I say “official” because the debate surrounding the decisions military administration revolve around women in combat. But the reality is that women have been actively involved in combat in just about every war in history, even if it was in an “unofficial” capacity. Heck, if Martha Washington can fight on the battlefield (she wasn’t just sewing stars on the flag!)…maybe a modern military woman can as well. No sewing needles needed!
If you are seeking a job in the military or law enforcement professions, you will likely see an entrance exam that requires you to score well in sit-ups, curl-ups, or crunches. All are abdominal exercises with different hand placement that test core strength and endurance and can be a challenging exercise to improve if you are not getting your repetitions in each week. Here is an email from someone who has improved in pushups and pullups but needs help with the last PT element of the Air Force PAST test for PJ and CCT:
“Stew, I have used your pullup and pushup push plans and actually increased my pushups from 50 to 88 and my pullups from 12 to 20 in just two weeks. Thanks! I have neglected my sit-ups however (62 in 2 min); and need some ideas on the quickest way to increase my reps for the AF PJ two minute PAST test for situps. Do you have a “Situp Push Plan” like your pull / push plans? I am trying to get my situps to 85–100 for the PAST”
Yes, I have been working on a Situp Overload Plan to help create a better foundation to increase situps by 50–75% in just 14 days. It is a little different than the Pullup / Pushup Plan where you take your current maximum and multiply by five for 10 straight days – add in three rest days and test on day 14 for recovery from the overload and max out into a new level of scoring.
Questions like these make me appreciate the younger generation more and have hope for the future of our country. This young man wants to serve this great country of ours, but yet is struggling with the decision of the Army or Navy. Here is his question:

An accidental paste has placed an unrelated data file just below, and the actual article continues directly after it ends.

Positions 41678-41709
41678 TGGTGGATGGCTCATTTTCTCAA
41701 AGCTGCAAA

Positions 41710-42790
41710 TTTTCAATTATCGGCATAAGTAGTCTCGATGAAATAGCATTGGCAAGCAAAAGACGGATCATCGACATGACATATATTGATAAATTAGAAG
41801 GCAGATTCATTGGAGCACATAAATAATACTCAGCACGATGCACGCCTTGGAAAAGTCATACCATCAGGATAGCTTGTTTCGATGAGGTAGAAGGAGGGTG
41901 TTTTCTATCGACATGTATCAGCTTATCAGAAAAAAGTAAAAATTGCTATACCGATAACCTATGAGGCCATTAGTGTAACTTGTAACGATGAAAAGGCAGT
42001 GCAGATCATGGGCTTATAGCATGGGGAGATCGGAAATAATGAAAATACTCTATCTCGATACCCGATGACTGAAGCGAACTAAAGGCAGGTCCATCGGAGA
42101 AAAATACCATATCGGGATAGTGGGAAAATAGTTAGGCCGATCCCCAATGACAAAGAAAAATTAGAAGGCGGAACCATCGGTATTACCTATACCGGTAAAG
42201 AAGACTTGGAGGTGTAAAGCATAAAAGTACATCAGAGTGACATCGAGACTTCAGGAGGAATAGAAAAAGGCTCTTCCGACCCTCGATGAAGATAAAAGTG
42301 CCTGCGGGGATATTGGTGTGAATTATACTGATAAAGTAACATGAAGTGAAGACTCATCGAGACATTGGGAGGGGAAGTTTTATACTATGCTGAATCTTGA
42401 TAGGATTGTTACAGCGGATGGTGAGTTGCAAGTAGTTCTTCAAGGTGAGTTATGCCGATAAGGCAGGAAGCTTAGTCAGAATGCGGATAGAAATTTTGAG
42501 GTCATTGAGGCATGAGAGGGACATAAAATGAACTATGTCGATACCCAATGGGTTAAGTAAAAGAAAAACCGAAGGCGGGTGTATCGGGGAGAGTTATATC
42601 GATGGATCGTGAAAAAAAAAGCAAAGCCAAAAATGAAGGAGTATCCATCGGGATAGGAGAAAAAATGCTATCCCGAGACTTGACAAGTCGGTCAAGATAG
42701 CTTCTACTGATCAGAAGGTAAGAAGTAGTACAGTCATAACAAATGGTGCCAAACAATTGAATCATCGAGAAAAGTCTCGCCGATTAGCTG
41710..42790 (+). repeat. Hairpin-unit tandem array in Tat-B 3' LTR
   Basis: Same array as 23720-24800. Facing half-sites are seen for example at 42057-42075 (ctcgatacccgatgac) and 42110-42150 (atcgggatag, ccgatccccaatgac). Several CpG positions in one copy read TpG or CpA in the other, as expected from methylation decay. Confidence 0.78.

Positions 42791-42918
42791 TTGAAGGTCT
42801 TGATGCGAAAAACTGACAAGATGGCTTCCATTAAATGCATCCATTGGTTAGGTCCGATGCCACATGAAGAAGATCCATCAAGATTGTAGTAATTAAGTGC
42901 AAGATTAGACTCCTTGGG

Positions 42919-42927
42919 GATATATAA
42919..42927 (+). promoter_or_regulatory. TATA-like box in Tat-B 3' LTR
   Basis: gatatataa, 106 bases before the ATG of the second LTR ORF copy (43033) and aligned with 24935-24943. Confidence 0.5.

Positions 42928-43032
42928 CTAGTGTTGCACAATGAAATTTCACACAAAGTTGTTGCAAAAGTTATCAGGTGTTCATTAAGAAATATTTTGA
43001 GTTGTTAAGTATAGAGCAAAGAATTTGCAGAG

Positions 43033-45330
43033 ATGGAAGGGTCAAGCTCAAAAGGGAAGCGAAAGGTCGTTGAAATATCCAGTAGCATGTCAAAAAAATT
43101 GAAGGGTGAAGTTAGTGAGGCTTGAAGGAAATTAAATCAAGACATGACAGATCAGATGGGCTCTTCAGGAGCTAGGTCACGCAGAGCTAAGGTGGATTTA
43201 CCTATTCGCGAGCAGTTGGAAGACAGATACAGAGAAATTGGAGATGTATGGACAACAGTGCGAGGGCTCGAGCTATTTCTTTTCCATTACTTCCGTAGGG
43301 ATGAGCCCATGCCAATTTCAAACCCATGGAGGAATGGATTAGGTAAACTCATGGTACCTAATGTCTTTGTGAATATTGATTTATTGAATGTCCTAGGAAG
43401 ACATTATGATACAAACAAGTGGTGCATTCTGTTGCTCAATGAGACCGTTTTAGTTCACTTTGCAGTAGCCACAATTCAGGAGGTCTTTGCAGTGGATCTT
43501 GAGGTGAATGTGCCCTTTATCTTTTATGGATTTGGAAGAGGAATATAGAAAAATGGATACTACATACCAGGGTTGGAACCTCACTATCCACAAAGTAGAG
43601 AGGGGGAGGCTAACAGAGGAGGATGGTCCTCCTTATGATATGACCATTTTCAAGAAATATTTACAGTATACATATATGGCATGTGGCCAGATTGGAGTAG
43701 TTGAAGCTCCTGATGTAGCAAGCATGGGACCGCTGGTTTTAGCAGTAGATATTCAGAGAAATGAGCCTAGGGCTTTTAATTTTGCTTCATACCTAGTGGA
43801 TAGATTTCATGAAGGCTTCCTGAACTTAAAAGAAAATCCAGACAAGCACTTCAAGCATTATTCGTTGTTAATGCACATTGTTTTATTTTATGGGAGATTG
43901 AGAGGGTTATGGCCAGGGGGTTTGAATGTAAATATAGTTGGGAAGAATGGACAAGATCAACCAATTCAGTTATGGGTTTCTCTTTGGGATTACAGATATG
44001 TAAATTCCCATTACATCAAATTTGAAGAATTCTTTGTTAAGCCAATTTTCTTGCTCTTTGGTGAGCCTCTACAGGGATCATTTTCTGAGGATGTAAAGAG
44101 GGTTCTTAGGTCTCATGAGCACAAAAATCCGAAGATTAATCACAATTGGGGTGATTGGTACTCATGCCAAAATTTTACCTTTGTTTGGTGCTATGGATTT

Sir, I’m currently a junior in high school, and I’m having some trouble deciding upon a branch of the military. At the moment, I am PTing with the Army, with plans to go infantry and eventually Ranger. But whenever I decide on that, something just says, “SEALs!” and then I have more trouble. I haven’t signed any paperwork with the Army yet, and I would very much appreciate any help or advice you could give me. Thank you
Sure there are inter-service rivalries between all the branches of our military but in the end, we are all on the same team. Here are some things to consider about your decision:
Update: Have you ever had a moment in your life when someone or something changed you forever? Yesterday, I had that moment. In a rustic dining hall packed with veterans, lobster, laughter and an whole lot of camaraderie, I met Travis Mills. His jovial spirit and engaging smile don’t serve to mask the tragedy he’s been through…those traits are who he is and who he has always been. Travis has a divine spark within him which manifests as a burning desire to support, encourage and lift others up especially during difficult times. This is his story of help and hope for fellow veterans and their families.
Some call it “Peruvian Ginseng”.
I have a buddy who swears by the benefits of Maca root. He calls it the peace keeper.
Let me explain. His wife just gave birth and as you can imagine pregnancy can really screw up a woman’s hormones. My buddy got to the point where he just wasn’t sure what he would be walking into when he opened the door at the end of the day. Was he walking into enemy territory…or were there friendlies on the other side of that door? Now, this is a true story so just bear with me and I’ll get to the science a little later.
Over the past decade CrossFit has motivated and turned the fitness community into a daily competition with quick workouts of the day (WODs) in a group or online group atmosphere. There is not a day that goes by that I do not see a WOD posted up on a Facebook page or shared on Twitter, so people are very excited about their fitness these days. Which is GREAT! And you cannot argue with results. People see results with CrossFit workouts more than not. However, this question is asked quite often and it is about time I post on it as people tend to get a few things confused when it comes to Special Operations fitness. This question is specifically asking about Navy SEAL training and using CrossFit to prepare for BUD/s:
Stew, I know you recommend calisthenics and no lifting when preparing for BUD/S, but what do you think about CrossFit workouts to prepare for SEAL Training? I know many SEALs, Army SF, RECON guys do CrossFit and recommend it for their own training. What is your take on it?